Bangkok, Paris, 5 November 2018: FIDH and its partner organization Thai Lawyers for Human Rights (TLHR) today petitioned the United Nations (UN) Working Group on Arbitrary Detention (WGAD) to seek the release of lèse-majesté defendant Siraphop Kornaroot. Since August 2012, the WGAD has found the detention of seven other individuals detained under Article 112 of the Thai Criminal Code (lèse-majesté) to be “arbitrary.”
Siraphop, 55, has been detained for more than four years and four months - the longest time for a person currently charged or serving a prison sentence under Article 112. Siraphop was arrested on 1 July 2014 in Bangkok and is currently incarcerated at the Bangkok Remand Prison. Since July 2014, the Bangkok Military Court has rejected Siraphop’s bail applications seven times, the most recent today, 5 November 2018. His trial before the Bangkok Military Court has been ongoing since 24 September 2014.
“The detention and prosecution of Siraphop Kornaroot violate his fundamental rights to liberty, freedom of expression, and a fair trial – all rights guaranteed by international treaties to which Thailand is a state party. It is very disturbing that after more than four years there is no end in sight for Siraphop’s trial and the military court, which should not try civilians in the first place, continues to deny him bail,” said FIDH Vice-President Adilur Rahman Khan.
Siraphop has been detained and prosecuted for the exercise of his right to freedom of opinion and expression. He was charged with violations of Article 112 of the Criminal Code and Articles 14(3) and 14(5) of the 2007 Computer Crimes Act in connection with three posts he had made online on 7 November 2009, 15 December 2013, and 22 January 2014. Police deemed these posts (which included a poem and two caricatures) to be offensive to the late Thai King Bhumibol Adulyadej, who passed away on 13 October 2016. Siraphop was held in pre-trial detention for the maximum period allowed by Thai law (84 days), before the start of his trial on 24 September 2014.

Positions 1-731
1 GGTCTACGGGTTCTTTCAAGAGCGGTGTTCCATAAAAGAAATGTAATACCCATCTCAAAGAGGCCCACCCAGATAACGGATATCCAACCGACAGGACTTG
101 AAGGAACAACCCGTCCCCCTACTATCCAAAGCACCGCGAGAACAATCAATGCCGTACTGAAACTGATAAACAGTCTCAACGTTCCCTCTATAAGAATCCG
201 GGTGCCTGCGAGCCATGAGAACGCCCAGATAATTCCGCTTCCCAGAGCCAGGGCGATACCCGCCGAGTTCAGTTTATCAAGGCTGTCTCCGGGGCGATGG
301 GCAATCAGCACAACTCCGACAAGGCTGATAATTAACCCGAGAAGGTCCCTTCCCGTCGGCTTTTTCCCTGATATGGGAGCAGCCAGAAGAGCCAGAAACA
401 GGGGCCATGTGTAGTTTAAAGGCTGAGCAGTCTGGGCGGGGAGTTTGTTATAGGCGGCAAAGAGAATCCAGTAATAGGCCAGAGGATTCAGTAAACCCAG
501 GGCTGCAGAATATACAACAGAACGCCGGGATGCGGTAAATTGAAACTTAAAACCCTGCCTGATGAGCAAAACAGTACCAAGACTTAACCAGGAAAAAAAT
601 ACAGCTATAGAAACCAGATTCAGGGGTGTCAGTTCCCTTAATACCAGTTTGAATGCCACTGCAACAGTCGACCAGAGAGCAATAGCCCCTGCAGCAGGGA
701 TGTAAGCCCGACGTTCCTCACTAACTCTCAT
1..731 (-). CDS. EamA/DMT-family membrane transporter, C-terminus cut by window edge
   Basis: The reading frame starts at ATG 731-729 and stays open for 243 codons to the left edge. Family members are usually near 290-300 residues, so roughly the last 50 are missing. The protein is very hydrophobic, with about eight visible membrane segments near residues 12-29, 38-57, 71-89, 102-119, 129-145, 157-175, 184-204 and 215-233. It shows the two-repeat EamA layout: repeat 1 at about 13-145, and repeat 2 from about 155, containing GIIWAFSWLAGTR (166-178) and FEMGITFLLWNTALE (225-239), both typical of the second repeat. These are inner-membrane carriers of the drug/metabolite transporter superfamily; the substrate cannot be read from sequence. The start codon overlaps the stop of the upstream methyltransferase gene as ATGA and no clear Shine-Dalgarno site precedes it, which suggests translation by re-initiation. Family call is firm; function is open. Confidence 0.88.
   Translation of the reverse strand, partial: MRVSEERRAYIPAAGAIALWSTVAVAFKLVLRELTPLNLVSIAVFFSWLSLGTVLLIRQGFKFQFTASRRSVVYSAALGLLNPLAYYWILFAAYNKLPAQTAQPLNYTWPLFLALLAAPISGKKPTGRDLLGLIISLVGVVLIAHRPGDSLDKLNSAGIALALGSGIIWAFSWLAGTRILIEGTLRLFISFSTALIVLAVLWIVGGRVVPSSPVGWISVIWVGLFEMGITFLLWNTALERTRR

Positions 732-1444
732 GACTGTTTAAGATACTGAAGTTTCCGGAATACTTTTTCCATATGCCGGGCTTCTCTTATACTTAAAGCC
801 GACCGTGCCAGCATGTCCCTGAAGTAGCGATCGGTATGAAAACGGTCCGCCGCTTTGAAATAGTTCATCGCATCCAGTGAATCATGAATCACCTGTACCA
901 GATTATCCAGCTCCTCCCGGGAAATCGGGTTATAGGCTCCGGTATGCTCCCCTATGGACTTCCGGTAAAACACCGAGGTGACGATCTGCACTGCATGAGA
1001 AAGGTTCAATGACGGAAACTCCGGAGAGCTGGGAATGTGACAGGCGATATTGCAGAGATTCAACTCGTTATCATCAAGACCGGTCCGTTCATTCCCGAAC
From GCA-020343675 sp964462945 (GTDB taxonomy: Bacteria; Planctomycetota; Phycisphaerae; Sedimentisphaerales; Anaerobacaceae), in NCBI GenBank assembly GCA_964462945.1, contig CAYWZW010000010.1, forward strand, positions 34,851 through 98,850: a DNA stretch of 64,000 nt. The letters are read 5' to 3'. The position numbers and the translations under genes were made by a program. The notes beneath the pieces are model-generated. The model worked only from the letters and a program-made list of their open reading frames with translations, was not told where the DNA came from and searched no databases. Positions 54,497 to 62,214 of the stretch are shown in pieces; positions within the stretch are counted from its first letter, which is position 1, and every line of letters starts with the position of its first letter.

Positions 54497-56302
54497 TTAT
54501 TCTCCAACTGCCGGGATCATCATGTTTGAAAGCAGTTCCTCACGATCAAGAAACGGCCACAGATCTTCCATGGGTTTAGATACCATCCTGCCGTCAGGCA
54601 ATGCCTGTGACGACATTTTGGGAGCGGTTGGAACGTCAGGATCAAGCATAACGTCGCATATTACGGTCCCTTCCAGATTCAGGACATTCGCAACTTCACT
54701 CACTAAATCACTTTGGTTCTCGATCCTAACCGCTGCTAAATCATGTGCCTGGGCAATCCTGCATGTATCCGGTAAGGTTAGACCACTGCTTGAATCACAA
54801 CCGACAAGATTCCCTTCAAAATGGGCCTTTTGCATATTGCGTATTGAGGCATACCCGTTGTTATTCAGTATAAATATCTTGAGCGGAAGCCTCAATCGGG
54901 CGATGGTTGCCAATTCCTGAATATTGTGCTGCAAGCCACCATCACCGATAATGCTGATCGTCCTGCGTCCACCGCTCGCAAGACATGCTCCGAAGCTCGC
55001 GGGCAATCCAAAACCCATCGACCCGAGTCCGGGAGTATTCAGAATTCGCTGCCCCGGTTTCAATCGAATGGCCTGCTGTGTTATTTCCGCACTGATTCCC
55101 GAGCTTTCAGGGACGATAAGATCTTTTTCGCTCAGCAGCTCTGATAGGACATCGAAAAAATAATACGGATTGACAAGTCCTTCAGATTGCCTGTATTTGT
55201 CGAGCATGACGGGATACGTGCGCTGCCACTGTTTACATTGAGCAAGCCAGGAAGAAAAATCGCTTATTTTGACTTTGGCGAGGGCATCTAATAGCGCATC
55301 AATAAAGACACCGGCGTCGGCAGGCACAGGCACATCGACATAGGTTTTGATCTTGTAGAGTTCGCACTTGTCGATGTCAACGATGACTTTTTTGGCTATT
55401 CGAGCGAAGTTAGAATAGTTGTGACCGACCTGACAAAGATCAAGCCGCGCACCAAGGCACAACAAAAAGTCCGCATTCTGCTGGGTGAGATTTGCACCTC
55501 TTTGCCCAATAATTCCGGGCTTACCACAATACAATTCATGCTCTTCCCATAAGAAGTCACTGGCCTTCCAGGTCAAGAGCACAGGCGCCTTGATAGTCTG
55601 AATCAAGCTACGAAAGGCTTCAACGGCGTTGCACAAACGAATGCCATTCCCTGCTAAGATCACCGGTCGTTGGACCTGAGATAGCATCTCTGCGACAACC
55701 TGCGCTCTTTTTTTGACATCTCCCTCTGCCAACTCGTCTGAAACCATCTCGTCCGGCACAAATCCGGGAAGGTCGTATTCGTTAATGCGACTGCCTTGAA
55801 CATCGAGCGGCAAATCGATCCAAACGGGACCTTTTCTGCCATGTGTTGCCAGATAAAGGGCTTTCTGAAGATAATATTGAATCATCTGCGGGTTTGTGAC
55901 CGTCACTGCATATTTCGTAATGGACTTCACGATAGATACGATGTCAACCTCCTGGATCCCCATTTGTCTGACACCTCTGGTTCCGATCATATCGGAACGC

“The case of Siraphop shows that there are still many individuals who continue to languish in jail as a result of the abuse of lèse-majesté since the May 2014 military coup. Until Article 112 is reformed and brought into compliance with international law, the risk of arbitrary detentions and unfair prosecutions for lèse-majesté remains high,” said TLHR Head Yaowalak Anuphan.
Article 112 imposes jail terms for those who defame, insult, or threaten the King, the Queen, the Heir to the throne, or the Regent. Persons found guilty of violating Article 112 face prison terms of three to 15 years for each count.
FIDH and TLHR call for the immediate and unconditional release of Siraphop and for all the charges against him to be dropped. FIDH and TLHR also urge the government to end the abuse of lèse-majesté and immediately and unconditionally release those detained or imprisoned under Article 112 for the mere exercise of their fundamental right to freedom of opinion and expression.
Since the 22 May 2014 coup, at least 127 people have been arrested for violating Article 112. Fifty-seven of them have been sentenced to prison terms of up to 35 years. At the time of the military takeover, there were six individuals behind bars on lèse-majesté charges.
In the last several years, many UN bodies have repeatedly expressed their concern over the prosecutions, the prolonged detentions, and the lengthy prison sentences under Article 112. They have called for the amendment of Article 112 and the release of lèse-majesté detainees, emphasizing that the deprivation of liberty stemming from the enforcement of lèse-majesté is inconsistent with Thailand’s obligations under international law with regard to the right to freedom of opinion and expression.
The International Federation for Human Rights, known by its French acronym FIDH, is an international human rights NGO representing 184 organizations from 112 countries. Since 1922, FIDH has been defending all civil, political, economic, social and cultural rights as set out in the Universal Declaration for Human Rights.